Just like Sherlock Holmes did a couple of times under Conan Doyle, we have a spy thriller going on. Who killed them and why? He spends forever trying to chase down This is a tight little book and out of the ordinary for a Nero Wolfe mystery. He spends forever trying to chase down leads in NYC where the murder occurred and finds out thru Carla, that the murder s are from the Balkans and that both Marco and Carla were involved with a freedom movement for Montenegro from Tito and the rest of the Serb-Croats and the Communists.
As I said the book is pretty tight and the exposition on where Wolfe was a child, the people we meet and the fact that we see him in one of the very few times actually out of the brownstone in NYC, let alone walking over goat trails, makes this book that much more fun. I would say as well the intrigue between the secret police of Tito, the Montenegrin characters that are meet, and finally the true big bad view spoiler [the Soviet secret police or maybe even the Albanians; Rex Stout never really elaborates on who they actually are or worked for just they have live in an old Roman Fort from the days of Alexander the Great hide spoiler ] who gave the mistaken order to kill Marko when all the true killers needed to do was observe and figure out the intentions of the movement.
The ending is also atypical for a normal Wolfe book. I think the only thing that didn't get me was view spoiler [why at the embassy Wolfe wasn't meet by either an in house CIA agent or the in house FBI agent near the end. Yet, in reading about Stout and his life. It makes sense, he wasn't a big fan of the big government a vein thru out his books is Wolfe's disregard and distemper against the FBI and willing to coincide that even an organization like the NYPD and NYC DA's office were required for civilization. Still it would have been just one more additional surprise to have Wolfe meet with said agents as a wink from Stout.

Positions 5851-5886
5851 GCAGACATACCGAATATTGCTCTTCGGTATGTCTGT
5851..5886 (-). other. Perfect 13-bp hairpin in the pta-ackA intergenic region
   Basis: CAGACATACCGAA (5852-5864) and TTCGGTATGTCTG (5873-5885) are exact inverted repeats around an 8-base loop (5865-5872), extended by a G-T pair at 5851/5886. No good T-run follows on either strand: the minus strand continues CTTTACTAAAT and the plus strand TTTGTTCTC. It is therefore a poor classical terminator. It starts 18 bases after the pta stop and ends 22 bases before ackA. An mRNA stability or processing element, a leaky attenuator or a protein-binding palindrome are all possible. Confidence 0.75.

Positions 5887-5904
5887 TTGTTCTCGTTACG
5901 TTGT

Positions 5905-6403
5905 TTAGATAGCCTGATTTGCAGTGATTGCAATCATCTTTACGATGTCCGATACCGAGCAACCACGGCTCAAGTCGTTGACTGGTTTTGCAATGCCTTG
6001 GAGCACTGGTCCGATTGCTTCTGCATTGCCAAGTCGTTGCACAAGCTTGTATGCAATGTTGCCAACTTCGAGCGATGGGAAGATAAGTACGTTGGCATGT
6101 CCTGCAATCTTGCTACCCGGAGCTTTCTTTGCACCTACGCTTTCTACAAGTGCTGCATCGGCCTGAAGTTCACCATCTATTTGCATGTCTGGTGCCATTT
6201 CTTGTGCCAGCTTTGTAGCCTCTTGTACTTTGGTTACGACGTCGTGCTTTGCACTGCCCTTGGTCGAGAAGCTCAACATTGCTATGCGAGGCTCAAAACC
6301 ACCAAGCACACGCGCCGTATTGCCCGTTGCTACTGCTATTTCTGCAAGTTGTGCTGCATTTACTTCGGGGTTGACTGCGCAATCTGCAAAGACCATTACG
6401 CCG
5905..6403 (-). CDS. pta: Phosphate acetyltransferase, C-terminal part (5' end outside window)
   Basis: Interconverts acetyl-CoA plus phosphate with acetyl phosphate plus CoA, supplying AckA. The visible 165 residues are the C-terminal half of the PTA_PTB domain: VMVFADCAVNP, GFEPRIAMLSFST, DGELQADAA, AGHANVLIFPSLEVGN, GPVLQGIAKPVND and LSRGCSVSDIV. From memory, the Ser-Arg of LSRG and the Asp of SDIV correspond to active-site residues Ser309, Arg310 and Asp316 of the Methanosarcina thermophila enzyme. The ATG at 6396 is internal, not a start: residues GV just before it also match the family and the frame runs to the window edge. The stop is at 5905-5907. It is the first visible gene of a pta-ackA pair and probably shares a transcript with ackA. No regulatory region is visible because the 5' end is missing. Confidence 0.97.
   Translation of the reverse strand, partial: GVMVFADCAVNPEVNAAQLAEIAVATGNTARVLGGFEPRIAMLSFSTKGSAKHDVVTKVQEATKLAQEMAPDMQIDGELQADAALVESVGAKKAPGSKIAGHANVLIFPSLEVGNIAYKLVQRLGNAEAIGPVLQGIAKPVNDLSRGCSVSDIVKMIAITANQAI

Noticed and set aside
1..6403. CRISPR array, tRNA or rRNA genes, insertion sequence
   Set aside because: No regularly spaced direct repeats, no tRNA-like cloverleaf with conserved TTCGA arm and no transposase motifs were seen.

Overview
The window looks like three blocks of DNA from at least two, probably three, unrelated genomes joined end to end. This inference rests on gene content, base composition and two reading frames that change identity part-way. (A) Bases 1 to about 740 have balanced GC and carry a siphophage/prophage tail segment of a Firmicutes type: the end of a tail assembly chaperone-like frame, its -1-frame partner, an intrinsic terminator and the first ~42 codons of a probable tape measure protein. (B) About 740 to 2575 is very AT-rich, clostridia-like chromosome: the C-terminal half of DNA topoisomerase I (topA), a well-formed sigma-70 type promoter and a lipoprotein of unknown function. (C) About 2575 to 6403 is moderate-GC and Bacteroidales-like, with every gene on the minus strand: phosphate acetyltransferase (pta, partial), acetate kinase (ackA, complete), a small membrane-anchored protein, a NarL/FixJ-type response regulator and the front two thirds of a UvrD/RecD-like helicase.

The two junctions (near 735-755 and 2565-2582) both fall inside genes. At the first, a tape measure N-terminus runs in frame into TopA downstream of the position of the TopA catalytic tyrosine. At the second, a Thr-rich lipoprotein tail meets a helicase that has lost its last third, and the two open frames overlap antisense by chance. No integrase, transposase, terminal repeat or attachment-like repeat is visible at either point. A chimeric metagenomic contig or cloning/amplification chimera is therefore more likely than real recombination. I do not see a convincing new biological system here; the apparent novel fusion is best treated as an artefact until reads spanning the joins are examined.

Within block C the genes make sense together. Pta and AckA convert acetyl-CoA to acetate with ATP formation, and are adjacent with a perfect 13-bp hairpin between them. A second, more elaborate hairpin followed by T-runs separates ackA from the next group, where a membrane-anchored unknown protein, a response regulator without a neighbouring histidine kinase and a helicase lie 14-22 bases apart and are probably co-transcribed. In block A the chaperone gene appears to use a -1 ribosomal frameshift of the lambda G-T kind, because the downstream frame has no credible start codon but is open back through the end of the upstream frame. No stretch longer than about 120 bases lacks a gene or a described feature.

Bushman as Nero and Elliot Lewis as Archie. The most intriguing casting, though, was the NBC version, with Sydney Greenstreet as the fat man. It may have bee intriguing casting, but our radio guru, Stewart Wright , confides that:. Dobkin played Wolfe, Bartell played Archie, and Ellis directed. The reason why there were so many Archies during the Greenstreet run is that the ratings for the series were never good and Greenstreet, as the star, could not believe that the poor ratings were his fault, so the fault must lie with the actor playing Archie.
Therefore, actor playing Archie was changed several times. Obviously, the changes didn't help. This movie was based on Stout's The Doorbell Rang and was an excellent adaptation. Leonard Maltin also gives it good marks in his annual movie guide. Alas, David's untimely death postponed the series for four years. By the time the series finally did arrive, though, it starred William Conrad best known as Cannon , he of the equally-discriminating palate as Wolfe and Lee Horsley future rich-guy P.
Matt Houston as Archie. Unfortunately, near-perfect casting and high production values didn't turn into any kind of ratings success, and the show, although fondly remembered by some, slipped away after only thirteen episodes. Most of the teleplays were loosely based -- at best -- on Stout's stories, usually sharing only titles with the original material.
Another problem, correspondent Mike Harris notes, is that "the short-lived series was placed in contemporary times rather than the original period of the books. Further, the series lacked the first-person narrative of Archie Goodwin, which greatly alters the "feel" of the stories. In , the Canadian Broadcasting Corporation tried their hand at bringing back old-time radio with 13 one-hour episodes of Nero Wolfe , all based on novellas or short stories written by Stout. By all accounts I've read, it was quite successful.